As far as I know, that’s correct… We started at carnival in ‘87 with the full crew as Shock. In those days all you had to do was turn up and pick your spot. We were late to arrive and ended up on (what was then) the outskirts of carnival, Powis Square. I remember we all felt a bit deflated because of our location, but it ended up working in our favour. Powis Square gave us the right opportunity to play the music we wanted with no expectations, as we were isolated from everything else going on.
At the time, we were playing mostly in the midlands at places like the Spectrum Club in Leicester and All Dayers in Derby. By 1987, house was already being played peak time in the parties so Carnival gave us the opportunity to introduce how we played up there to London.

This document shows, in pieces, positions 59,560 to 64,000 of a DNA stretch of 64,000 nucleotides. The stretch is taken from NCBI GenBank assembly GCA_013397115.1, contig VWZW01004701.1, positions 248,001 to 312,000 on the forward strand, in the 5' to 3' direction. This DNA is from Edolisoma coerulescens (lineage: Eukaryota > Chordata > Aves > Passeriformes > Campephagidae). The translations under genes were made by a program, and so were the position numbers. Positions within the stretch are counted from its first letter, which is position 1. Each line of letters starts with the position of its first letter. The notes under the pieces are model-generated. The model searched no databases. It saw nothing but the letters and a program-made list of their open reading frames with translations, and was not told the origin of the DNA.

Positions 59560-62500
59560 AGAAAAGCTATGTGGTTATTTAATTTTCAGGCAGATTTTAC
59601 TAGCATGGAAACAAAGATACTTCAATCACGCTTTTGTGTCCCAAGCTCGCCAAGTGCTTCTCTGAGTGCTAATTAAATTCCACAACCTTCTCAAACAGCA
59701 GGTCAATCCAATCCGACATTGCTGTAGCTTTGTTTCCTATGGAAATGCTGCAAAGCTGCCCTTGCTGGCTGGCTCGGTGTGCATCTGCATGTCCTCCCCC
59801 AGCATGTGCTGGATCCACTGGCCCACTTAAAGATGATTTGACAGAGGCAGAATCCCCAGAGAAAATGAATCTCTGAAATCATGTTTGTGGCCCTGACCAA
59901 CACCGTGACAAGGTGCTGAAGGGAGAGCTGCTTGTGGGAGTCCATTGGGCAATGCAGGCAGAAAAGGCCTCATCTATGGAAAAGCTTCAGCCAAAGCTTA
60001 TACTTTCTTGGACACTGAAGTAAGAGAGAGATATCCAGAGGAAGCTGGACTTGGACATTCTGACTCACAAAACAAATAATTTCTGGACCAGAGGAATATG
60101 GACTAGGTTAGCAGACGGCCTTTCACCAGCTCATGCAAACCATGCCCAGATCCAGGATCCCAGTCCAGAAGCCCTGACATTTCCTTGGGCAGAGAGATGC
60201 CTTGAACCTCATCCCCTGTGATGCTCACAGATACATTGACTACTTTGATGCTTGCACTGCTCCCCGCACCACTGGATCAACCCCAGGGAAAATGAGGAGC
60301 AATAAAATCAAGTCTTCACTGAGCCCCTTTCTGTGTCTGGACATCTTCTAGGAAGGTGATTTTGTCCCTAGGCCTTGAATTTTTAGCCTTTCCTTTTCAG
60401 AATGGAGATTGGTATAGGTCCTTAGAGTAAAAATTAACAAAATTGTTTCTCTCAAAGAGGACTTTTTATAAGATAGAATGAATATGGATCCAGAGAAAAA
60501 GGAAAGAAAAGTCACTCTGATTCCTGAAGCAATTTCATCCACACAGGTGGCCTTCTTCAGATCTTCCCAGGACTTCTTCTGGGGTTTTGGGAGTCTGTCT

The reaction was amazing because it was nothing like what people had heard before. The lyrics in the songs were more than simple love songs. They were very uplifting and the tempo was a complete turnaround to what was currently popular. The crowds got it and went into frenzies hearing tracks like Adonis “No Way Back”, Mr Fingers “Can You Feel It”, T-coy “Carino”, Derrick May “Strings of Life” and Joe Smooth “Promised Land” for the first time. To say it was emotional would be an understatement. Then in 1988 when we returned, it exploded. Those are the moments that will always stick with me as you would hear people coming up and bearing witness to how the music made them feel. Of course, you would get the odd ignorant remark (“stop playing that gay music”), but we didn’t care or take notice.